This case study explores IFRC’s innovation process in developing and testing a comprehensive relief item to meet more effectively and appropriately the menstrual hygiene needs of women and girls in emergencies. To address the multifaceted nature of menstrual hygiene management (MHM), grantees used a kitbased approach, including appropriate sanitary and hygiene items along with training for staff and information for beneficiaries.
Humanitarian Innovation Fund
Background. People with disabilities and older people make up significant population groups, however, they are disproportionately affected by and amongst the most marginalised in humanitarian response. In contexts of disasters, conflict or unrest, access to water and sanitation can be severely impacted, increasing vulnerability to disease and death.
Handwashing practices prove to be an effective and easy way of ensuring the health of populations affected by emergencies and humanitarian crieses. However, access and implementation of appropriate handwashing technologies act as barriers in emergencies. Three areas of exploration that would improve accessibility of handwashing techniques in emergencies include: improving links between practitioners and developers of handwashing technologies, developing adaptable handwash station infrastructure, and identifying clear drivers to promote handwashing practice and maintenance of facilities.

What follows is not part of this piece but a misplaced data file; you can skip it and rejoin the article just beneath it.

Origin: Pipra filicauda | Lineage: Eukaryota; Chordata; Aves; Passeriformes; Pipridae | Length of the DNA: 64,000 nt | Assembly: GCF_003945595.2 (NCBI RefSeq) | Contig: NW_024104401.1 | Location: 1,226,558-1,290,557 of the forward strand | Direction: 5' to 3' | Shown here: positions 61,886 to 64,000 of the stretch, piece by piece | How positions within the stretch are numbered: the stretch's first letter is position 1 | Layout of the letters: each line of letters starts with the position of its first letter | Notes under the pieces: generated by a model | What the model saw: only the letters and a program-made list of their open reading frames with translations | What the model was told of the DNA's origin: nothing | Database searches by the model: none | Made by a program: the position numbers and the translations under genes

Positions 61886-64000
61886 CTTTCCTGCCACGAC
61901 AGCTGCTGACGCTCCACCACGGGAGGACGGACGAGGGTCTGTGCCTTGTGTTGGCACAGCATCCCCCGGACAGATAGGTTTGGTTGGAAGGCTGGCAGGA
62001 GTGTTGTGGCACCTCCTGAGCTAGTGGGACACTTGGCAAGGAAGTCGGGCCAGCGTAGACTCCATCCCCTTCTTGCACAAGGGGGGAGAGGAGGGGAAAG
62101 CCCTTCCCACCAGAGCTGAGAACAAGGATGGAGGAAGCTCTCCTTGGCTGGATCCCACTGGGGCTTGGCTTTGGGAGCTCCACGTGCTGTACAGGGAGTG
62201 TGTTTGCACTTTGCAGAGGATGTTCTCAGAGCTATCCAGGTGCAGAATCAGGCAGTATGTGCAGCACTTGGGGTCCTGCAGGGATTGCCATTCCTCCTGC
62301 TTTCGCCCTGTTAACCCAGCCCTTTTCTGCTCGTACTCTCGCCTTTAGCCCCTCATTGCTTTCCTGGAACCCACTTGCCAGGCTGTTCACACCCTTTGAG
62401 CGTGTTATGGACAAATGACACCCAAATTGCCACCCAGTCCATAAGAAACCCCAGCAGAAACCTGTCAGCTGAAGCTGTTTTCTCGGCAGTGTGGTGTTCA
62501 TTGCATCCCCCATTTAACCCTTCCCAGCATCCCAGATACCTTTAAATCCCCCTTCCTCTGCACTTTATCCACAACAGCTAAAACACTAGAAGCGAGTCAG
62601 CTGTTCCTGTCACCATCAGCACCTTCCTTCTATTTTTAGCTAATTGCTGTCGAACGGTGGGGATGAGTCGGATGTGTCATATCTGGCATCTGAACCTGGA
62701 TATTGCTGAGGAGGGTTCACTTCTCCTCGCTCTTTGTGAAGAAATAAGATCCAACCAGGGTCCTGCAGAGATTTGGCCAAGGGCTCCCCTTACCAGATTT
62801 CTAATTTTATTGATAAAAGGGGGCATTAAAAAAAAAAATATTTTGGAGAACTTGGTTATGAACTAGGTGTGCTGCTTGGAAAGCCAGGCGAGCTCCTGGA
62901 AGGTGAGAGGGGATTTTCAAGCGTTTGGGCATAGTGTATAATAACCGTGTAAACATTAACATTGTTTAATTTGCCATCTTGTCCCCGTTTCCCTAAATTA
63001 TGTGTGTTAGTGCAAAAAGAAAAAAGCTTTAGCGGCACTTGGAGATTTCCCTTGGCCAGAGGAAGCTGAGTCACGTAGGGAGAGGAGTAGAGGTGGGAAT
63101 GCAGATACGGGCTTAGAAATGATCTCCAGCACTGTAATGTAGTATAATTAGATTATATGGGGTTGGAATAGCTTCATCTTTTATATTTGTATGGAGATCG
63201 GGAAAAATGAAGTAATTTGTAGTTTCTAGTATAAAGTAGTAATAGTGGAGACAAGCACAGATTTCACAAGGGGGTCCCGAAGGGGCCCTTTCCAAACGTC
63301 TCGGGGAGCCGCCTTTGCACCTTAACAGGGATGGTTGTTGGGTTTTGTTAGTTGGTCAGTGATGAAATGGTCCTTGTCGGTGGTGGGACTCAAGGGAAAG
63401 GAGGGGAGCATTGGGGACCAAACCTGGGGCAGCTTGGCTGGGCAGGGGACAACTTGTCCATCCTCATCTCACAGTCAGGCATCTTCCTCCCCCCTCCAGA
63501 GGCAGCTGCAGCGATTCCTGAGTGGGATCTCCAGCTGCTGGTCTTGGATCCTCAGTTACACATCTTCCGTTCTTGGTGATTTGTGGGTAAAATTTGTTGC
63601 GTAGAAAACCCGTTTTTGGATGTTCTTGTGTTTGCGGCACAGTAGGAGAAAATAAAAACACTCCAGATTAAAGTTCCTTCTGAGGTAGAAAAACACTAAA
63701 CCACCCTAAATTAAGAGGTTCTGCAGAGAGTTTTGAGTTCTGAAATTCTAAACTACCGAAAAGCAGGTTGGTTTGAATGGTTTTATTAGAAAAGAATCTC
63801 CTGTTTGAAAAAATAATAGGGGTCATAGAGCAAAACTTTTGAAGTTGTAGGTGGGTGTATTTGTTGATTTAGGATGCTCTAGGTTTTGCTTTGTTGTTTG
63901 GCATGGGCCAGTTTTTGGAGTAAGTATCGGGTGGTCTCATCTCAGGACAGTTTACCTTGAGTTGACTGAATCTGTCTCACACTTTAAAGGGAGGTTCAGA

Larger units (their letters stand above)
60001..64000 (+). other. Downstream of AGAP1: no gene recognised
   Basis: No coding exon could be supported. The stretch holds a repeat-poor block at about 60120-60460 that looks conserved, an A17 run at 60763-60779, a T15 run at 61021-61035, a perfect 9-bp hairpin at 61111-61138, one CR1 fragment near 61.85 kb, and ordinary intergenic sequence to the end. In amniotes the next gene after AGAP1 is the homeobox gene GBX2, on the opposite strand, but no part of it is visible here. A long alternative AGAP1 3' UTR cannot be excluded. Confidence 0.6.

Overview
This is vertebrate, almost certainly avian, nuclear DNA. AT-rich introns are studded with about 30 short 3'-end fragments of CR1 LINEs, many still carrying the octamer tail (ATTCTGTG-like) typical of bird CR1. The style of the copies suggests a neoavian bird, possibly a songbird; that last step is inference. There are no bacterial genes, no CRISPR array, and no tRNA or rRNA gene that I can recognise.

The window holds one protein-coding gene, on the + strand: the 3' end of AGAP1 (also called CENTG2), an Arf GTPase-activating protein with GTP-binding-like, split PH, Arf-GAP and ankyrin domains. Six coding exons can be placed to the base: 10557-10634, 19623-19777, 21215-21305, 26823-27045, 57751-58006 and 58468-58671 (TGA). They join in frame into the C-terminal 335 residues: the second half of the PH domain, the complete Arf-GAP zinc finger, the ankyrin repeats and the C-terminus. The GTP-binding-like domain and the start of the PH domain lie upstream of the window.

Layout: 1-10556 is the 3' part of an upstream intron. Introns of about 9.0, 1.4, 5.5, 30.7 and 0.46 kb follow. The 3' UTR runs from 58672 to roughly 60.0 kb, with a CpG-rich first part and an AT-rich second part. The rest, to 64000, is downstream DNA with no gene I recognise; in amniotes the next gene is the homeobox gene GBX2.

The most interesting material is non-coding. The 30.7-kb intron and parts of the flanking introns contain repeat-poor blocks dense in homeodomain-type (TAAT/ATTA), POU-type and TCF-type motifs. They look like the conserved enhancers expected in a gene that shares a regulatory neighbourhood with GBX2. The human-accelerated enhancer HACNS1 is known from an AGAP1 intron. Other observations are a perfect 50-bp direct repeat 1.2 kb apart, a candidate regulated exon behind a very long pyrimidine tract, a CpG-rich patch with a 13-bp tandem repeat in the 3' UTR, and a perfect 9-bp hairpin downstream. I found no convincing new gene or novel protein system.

The provision of safe water in adequate quantities is a basic necessity in emergencies to prevent the transmission of infectious diseases, and more specifically, the spread of waterborne diseases. The reliance of pre-treatment steps and bulk chlorination have been the main ways of achieving water quality standards, but here are still knowledge gaps in the field of practice.